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The State of Live Video 2017

To get an idea where live video will go in 2017, we spoke to two experts: Mark Peters, a partner with IBB Consulting Group, and Brett Sappington, senior director of research for Parks Associates.

Can Facebook stay on top of live video this year? Peters thinks it can. With its built-in audience checking in daily, and the ability to put videos directly in members’ feeds, it has a powerful advantage. Facebook doesn’t have to pull people in, because they’re already there. Expect Facebook to be a favorite of viewers and sports leagues this year.

Facebook Live quickly became the de facto leader in live streaming, rolling out the service first to celebrities and then to all Facebook users.

Brands, however, are another story. Brands love advertising on Facebook, but after a revelation in September when the industry learned Facebook had inflated its video performance numbers, buyers have been more determined to get solid stats about how many people are watching and for how long. Ever a closed garden, Facebook has so far resisted opening access to viewer data, something that likely won’t change in 2017.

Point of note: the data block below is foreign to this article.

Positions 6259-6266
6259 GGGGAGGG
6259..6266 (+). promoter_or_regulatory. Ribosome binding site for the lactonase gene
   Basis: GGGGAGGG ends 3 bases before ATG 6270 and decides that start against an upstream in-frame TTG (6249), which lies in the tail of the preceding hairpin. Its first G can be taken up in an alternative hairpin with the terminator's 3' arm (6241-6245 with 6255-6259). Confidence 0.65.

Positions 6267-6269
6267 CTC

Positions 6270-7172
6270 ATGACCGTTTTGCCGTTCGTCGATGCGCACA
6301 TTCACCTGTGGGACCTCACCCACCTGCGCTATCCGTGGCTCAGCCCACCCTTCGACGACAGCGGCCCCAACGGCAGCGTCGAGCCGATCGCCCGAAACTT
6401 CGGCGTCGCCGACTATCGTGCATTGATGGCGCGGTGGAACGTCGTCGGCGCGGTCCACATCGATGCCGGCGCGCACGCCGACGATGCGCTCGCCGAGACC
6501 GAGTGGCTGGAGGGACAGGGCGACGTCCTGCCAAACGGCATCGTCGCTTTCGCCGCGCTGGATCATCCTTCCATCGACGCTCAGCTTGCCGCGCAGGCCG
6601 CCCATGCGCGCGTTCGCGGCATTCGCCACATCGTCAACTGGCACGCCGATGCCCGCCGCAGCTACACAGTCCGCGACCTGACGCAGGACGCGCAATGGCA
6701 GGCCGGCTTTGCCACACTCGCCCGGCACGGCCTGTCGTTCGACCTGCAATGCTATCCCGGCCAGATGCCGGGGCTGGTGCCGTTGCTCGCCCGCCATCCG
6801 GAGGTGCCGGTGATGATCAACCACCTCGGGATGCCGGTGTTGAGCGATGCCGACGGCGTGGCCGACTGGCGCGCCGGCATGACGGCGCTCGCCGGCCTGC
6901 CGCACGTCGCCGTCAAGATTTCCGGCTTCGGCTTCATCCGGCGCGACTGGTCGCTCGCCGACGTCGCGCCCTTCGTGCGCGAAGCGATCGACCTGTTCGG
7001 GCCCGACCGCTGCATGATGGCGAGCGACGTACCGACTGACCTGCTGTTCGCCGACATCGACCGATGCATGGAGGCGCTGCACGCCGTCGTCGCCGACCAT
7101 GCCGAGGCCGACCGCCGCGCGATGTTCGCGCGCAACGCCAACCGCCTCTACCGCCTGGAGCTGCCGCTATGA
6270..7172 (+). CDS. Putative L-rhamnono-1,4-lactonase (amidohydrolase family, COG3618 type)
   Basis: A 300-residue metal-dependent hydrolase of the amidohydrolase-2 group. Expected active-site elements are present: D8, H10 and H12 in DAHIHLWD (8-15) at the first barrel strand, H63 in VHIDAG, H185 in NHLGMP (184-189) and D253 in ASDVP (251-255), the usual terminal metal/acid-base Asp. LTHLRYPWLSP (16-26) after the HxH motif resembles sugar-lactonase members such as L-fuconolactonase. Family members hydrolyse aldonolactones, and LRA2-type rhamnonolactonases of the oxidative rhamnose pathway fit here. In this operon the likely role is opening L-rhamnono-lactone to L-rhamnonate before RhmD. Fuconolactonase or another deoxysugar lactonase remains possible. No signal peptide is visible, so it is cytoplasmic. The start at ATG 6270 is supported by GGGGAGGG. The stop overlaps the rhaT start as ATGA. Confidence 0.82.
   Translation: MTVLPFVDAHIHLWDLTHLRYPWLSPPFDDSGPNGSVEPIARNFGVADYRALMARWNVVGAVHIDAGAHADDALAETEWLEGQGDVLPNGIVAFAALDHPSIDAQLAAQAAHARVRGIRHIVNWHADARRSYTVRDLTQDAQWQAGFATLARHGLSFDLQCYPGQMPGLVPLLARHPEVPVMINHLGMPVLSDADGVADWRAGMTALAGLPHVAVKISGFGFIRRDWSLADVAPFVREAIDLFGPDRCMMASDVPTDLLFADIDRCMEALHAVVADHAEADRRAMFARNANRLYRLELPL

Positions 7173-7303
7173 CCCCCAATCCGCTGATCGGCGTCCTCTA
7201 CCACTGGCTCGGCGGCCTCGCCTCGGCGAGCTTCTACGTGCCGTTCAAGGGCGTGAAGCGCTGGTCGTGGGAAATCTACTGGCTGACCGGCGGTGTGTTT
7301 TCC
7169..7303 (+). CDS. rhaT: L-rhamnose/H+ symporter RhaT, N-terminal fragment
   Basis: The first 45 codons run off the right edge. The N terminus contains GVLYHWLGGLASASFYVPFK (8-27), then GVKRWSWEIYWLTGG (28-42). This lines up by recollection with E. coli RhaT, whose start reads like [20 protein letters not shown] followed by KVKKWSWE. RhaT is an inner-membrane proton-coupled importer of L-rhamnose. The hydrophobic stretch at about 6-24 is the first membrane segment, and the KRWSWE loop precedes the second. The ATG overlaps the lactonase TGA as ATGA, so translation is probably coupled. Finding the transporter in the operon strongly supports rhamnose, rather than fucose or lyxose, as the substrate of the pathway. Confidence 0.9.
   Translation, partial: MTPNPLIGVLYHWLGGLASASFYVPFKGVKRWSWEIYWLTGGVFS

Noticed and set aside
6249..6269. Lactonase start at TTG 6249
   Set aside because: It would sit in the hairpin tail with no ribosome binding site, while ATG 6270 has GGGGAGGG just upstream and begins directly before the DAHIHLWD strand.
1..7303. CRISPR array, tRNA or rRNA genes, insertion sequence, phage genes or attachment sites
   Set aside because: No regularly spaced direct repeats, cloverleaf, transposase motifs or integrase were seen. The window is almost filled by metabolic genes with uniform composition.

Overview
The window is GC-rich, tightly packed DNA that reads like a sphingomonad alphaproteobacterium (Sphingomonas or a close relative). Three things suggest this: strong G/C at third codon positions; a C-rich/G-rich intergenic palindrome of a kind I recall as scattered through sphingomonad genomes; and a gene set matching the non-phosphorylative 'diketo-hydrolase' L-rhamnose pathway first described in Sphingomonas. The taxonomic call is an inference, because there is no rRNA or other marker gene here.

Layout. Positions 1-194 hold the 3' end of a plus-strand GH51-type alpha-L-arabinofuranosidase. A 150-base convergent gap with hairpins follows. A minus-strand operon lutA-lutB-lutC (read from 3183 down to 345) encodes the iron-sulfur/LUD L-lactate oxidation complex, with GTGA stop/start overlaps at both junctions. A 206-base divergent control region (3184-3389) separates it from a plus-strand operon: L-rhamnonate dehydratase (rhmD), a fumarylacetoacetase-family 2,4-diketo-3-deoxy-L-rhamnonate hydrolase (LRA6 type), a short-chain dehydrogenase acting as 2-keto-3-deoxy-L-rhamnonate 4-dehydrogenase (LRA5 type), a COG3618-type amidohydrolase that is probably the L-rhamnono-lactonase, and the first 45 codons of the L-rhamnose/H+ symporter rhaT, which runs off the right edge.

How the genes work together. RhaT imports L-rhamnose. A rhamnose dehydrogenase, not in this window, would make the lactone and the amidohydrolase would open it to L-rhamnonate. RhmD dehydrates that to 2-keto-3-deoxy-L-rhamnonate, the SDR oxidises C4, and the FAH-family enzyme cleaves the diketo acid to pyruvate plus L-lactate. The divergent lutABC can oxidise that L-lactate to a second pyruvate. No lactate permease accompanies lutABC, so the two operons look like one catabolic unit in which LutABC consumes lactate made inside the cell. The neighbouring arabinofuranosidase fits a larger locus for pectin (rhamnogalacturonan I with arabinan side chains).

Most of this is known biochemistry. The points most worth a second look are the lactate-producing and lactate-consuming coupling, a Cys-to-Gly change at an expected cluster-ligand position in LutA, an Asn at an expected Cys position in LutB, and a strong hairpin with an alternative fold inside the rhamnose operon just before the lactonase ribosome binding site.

“I don’t know how much they’ll open up. Facebook knows the value of the data. I think that Facebook is going to want to retain control of that to be able to monetize that,” Sappington says.

Live video will gain viewers on many different platforms this year. Peters sees 2016 as a foundation year for live streaming, with an explosion of different platforms waiting to show what they can do in 2017. Last year was about learning what works in terms of marketing and packaging. This year, networks and publishers know how to attract an audience. He expects more live sports deals along the lines of CBS All Access streaming the NFL. Amazon will stream a lot of high-end premium sports, although the leagues might be niche rather than mainstream. 

From the article "The State of Live Video 2017" by Troy Dreier.

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